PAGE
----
Week 1: Men accepted the challenge to take IN-CERT Disaster Preparedness Training in Houston

As you may remember, on last week I put out a challenge to men across the country via this blog, Facebook, Twitter and my email list. That challenge was for us all to sign up to take some form of disaster preparedness training in our cities.

Locally here in Houston the men step the challenge. The first two classes on March 9 and 11 were heavily attended by the brothers and it made the coordinators of IN-CERT very happy. Me too. Especially since I was not just challenging them, I was challenging myself.

During the first class, we got a kick-off presentation from IN-CERT founder Khallid Greene, and then a representative of the City of Houston's disaster management office spoke. He covered a power point presentation with 200 slides (exaggeration) about various types of disasters, the impact on infrastructures, potential hazards, hazard mitigation, and preparation at home, the workplace and community.

But out of all he said, there is one statistic that he said that stuck with me. The city has less than 15 people working in that dept so he told us "it’s impossible for us to service everyone's needs so who is going to help you?"...wow.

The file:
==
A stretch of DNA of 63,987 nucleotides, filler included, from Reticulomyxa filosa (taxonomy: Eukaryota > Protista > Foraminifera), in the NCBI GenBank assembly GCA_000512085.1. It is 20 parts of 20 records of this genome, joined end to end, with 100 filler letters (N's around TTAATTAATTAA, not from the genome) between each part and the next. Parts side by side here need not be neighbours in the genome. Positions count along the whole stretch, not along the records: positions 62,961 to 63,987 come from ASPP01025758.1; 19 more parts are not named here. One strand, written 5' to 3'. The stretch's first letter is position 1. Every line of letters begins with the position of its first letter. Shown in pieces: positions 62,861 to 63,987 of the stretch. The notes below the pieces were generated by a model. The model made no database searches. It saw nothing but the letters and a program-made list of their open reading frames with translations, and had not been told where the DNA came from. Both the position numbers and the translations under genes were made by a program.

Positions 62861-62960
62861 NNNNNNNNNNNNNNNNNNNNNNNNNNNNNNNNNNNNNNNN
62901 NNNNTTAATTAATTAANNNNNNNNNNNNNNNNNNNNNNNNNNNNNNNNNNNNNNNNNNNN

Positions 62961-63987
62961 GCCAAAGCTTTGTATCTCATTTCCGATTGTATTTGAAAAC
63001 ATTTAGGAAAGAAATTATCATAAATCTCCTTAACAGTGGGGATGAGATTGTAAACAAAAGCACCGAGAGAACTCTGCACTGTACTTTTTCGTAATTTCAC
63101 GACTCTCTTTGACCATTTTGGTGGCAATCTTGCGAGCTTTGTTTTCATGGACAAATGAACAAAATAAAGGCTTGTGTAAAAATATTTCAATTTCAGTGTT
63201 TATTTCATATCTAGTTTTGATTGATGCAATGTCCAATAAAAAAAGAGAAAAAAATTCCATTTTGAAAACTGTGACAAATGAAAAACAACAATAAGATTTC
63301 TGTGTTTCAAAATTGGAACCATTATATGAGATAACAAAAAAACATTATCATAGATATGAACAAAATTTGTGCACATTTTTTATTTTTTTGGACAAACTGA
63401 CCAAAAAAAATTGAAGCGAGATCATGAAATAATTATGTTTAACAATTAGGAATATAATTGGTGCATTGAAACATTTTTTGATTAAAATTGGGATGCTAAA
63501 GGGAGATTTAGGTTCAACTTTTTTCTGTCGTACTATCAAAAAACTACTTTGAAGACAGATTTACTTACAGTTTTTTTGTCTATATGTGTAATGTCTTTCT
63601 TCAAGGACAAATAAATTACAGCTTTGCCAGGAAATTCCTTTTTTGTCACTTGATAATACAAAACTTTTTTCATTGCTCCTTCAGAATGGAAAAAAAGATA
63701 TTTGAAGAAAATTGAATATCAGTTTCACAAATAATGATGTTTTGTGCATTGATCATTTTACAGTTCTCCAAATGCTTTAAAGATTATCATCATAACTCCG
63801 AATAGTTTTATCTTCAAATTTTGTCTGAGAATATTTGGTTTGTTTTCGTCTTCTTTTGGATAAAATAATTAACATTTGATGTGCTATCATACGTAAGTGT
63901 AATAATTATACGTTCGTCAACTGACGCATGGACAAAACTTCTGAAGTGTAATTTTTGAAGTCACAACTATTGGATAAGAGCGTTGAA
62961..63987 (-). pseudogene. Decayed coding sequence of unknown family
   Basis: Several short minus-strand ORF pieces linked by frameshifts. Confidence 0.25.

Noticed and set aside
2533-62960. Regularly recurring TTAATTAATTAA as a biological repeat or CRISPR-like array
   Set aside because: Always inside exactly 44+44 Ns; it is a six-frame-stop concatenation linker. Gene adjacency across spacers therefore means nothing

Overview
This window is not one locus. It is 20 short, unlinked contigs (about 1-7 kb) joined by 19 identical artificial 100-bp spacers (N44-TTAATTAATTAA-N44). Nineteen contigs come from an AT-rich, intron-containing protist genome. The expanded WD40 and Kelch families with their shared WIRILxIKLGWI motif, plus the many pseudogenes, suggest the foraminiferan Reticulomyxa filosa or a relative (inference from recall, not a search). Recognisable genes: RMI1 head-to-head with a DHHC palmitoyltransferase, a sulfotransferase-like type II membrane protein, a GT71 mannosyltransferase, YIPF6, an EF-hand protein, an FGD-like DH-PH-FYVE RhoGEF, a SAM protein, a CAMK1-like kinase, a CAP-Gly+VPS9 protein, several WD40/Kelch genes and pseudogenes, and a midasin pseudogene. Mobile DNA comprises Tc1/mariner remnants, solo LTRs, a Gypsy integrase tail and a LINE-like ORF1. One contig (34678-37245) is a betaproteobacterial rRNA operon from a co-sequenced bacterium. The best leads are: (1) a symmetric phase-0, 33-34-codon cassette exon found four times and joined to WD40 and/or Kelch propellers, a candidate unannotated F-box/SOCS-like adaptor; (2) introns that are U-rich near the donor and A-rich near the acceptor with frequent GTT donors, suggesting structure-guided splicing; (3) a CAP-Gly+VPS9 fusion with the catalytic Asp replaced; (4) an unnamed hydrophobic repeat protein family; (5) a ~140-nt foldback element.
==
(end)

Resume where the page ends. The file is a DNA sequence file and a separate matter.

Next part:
On Day 2 it was time for what we all consider some fun. Putting out fires! But before we got to that portion we had to sit through a PowerPoint by a rep. from the Houston Fire Dept. Luckily he only had 199 slides (more exaggeration). But he educated us on fire safety, fire hazards, fire chemistry, fire suppression safety and portable fire extinguishers. He shared with us how we should look for potential fire hazards in our homes such as all those chemicals we shove under the kitchen sink and running electrical cords under rugs.

He further shared with us that there are critical nine steps to perform when sizing up a situation as a disaster responder: Gather facts, assess and communicate damage, consider probabilities, assess your own situation, establish priorities, make decisions, develop plans of action, take action and evaluate progress. That seems like a lot to remember but what if you're trained to do? Becomes a little bit easier to execute, right?

Finally, the class closed out with us going outside the SHAPE Community Center building to put out small fires with a fire extinguisher using P.A.S.S. method. That is an acronym for Pull, Aim, Squeeze and Sweep. Aim at the base of the fire.

Everyone put out their fires successfully and no property was lost. (smile) I am looking forward to this week's classes.

(All photos by Jesse Muhammad)

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